I started thinking about Ennis’ birth announcement far too in advance. Making cute publications is part of my professional obligation, so when I had this great excuse to overdo it on something personal, I took it. This was the result:
Yep, that’s Ennis’ birth announcement. Designed by moi, moi-meme, et je. I printed out at home. Cut at home. Saddle-stitch stapled at home. Folded at home. And stuffed into envelopes and mailed from my home mostly all by my own effort between the endless early nursing sessions.
Clearly I am insane. Yes, I admit this, but I will say designing the birth announcement booklet at the end of my pregnancy helped me to relax and not fixate on how not perfectly clean my house was and when Ennis was going to arrive.
I designed a good 90% of the booklet before he was born using infant photos of D and myself to test pages so that when he was born, I just replaced our photos with his and made adjustments accordingly. Things weren’t quite the 1:1 swap I had hoped, but still it was doable with a newborn.
I believe I got them in the mail by the time he was four weeks old. For the people I still owed thank you cards, I just slipped the announcement in with them. For those who I had already thanked, they got an extra piece of mail.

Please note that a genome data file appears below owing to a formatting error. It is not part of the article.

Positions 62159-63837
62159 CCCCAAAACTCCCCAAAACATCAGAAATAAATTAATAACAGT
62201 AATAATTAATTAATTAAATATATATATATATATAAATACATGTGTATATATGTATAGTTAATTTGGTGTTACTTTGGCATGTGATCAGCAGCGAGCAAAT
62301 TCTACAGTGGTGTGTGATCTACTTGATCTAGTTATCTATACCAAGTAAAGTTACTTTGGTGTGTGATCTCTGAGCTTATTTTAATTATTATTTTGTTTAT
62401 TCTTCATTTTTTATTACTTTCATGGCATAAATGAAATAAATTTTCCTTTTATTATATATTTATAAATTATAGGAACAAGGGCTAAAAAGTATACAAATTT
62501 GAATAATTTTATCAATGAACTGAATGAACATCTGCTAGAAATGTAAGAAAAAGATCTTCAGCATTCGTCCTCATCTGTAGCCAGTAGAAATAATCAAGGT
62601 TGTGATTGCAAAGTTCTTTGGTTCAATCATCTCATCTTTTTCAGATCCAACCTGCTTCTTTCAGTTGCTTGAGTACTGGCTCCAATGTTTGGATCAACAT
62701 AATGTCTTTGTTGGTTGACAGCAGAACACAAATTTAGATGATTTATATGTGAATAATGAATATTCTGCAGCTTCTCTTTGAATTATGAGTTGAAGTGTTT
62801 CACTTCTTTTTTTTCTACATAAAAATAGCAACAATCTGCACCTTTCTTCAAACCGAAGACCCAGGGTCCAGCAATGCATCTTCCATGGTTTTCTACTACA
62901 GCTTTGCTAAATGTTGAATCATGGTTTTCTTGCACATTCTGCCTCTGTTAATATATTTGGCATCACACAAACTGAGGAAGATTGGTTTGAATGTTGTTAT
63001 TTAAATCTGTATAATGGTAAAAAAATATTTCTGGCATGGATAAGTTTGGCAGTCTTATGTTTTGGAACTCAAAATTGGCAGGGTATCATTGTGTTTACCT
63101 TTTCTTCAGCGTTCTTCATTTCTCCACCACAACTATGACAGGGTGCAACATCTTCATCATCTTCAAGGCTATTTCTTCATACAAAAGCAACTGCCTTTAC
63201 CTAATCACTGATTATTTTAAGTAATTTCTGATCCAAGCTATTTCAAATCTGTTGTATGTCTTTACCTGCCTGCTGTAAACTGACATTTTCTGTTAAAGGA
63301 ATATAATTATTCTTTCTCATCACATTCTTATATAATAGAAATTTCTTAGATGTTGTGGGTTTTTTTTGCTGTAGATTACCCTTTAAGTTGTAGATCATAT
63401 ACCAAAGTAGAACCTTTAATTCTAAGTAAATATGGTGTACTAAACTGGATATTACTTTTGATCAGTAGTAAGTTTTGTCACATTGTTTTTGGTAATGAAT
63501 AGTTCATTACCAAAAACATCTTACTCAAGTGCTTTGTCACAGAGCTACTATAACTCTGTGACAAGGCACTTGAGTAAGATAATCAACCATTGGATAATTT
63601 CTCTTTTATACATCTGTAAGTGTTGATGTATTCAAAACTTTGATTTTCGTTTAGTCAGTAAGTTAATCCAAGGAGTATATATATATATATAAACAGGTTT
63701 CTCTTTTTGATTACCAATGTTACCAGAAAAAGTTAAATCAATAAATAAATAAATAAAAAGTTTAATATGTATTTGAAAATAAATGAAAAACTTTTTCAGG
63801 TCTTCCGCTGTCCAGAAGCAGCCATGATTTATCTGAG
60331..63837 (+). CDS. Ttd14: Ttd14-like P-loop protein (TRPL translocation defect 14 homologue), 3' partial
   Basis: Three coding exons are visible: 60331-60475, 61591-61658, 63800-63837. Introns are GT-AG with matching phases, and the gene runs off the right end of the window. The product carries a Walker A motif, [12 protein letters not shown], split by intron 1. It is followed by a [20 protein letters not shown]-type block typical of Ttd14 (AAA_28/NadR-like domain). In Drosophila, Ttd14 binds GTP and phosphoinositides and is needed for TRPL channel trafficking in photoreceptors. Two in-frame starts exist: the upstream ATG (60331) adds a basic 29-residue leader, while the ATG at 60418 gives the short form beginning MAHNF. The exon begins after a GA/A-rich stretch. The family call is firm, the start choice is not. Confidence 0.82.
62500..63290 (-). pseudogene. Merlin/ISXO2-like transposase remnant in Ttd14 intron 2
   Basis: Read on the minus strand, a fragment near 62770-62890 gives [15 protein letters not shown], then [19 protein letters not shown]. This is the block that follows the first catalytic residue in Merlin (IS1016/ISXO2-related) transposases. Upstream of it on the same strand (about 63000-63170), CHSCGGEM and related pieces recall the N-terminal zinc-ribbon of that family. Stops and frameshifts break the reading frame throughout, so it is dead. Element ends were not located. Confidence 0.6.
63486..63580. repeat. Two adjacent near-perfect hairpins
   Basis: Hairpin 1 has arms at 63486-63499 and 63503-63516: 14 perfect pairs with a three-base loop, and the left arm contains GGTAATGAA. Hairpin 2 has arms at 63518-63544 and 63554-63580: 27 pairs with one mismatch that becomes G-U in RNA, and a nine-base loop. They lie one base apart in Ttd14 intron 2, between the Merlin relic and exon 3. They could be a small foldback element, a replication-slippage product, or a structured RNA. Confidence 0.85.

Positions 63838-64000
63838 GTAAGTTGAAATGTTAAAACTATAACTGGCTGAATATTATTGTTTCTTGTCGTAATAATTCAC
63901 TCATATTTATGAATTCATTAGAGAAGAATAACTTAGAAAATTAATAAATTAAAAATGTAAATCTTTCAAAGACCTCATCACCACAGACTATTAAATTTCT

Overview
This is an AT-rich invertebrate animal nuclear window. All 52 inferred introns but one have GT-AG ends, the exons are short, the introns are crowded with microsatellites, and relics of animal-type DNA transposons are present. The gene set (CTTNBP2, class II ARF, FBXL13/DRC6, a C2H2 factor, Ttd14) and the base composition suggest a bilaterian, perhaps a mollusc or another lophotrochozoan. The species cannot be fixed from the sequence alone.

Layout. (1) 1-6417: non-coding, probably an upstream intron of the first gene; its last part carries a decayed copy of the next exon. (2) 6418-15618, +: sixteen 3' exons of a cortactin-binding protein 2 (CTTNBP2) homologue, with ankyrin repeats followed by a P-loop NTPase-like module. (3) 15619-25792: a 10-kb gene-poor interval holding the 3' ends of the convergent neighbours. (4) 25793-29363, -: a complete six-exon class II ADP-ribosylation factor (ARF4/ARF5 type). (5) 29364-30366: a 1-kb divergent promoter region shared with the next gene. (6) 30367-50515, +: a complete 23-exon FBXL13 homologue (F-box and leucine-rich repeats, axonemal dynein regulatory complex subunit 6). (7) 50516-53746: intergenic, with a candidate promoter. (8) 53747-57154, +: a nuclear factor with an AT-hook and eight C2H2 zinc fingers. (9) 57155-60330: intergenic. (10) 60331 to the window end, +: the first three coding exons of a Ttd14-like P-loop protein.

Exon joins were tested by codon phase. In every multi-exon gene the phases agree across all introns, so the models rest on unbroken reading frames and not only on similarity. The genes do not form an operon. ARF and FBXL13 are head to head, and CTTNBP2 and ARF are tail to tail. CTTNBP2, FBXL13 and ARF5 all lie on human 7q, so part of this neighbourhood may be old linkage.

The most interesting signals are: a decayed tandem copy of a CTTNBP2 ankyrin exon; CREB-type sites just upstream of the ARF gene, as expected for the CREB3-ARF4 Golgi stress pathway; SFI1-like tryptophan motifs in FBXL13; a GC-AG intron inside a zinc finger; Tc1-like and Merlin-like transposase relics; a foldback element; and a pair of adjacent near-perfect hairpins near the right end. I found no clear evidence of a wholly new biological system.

If I were doing it again, I’d make the hand and foot prints to scale, and I’d have extra toner on hand because running out and having to wait for it to come in after I started was not a lot of fun.
At this point I can’t remember how many of these booklets I put together, but it was somewhere around 115 which made me feel lucky that I had that many people to thank for gifts, hand-me-downs, and support. In those early weeks of parenthood, it’s good to be reminded that so many people cared about my little family.
Now looking back, I don’t regret the time or money spent on this project at all. It’s a great keepsake even if I didn’t cut all the pages perfectly even. Since I have created an animated gif and uploaded it, it will be archived forever in the bowels of the Internet. I’d say that beats a grainy photo and a cutline in a newspaper.
- designed in Adobe InDesign
- printed on letter pages cut in half
- finished size was 4.25 by 5.5 inches
- had a border since my printer isn’t full bleed
- cost a pack of cardstock, a toner replacement, a cheap saddle-stitch stapler, and envelopes